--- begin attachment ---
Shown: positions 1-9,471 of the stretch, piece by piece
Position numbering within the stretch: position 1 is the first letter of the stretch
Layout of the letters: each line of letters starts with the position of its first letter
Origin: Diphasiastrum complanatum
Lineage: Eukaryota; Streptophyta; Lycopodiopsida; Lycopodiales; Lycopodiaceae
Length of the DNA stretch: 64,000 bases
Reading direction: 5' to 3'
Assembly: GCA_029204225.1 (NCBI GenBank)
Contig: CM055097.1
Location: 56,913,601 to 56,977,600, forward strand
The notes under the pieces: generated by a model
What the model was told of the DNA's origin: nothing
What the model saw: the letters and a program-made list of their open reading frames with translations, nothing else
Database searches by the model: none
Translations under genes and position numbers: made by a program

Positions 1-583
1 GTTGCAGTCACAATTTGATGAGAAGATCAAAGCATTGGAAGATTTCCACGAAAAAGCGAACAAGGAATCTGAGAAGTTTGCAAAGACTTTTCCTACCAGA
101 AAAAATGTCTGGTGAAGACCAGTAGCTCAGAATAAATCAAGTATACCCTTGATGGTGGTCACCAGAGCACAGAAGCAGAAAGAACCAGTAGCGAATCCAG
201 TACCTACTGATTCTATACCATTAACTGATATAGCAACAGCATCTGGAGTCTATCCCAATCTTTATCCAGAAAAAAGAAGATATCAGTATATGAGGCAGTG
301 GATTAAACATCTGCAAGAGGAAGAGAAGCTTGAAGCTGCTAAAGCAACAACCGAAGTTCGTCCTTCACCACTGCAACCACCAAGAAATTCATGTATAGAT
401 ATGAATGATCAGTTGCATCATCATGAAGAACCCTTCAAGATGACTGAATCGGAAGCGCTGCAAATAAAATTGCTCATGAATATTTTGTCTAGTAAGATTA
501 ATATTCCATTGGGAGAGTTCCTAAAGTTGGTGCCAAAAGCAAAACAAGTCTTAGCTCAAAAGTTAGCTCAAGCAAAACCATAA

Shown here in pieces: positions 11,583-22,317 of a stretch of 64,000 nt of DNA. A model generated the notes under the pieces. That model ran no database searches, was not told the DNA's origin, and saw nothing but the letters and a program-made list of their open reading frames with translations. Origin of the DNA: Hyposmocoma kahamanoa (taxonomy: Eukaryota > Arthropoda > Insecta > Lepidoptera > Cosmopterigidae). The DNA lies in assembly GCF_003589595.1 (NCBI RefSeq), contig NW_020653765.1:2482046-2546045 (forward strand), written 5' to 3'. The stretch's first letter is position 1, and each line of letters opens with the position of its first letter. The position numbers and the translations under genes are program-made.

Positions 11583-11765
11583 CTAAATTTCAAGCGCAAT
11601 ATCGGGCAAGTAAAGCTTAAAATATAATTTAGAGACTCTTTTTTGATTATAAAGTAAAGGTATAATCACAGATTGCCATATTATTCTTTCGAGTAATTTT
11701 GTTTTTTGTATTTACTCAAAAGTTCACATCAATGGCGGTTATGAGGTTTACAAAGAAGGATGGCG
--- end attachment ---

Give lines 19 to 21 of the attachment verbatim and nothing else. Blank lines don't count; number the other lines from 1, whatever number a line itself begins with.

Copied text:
201 TACCTACTGATTCTATACCATTAACTGATATAGCAACAGCATCTGGAGTCTATCCCAATCTTTATCCAGAAAAAAGAAGATATCAGTATATGAGGCAGTG
301 GATTAAACATCTGCAAGAGGAAGAGAAGCTTGAAGCTGCTAAAGCAACAACCGAAGTTCGTCCTTCACCACTGCAACCACCAAGAAATTCATGTATAGAT
401 ATGAATGATCAGTTGCATCATCATGAAGAACCCTTCAAGATGACTGAATCGGAAGCGCTGCAAATAAAATTGCTCATGAATATTTTGTCTAGTAAGATTA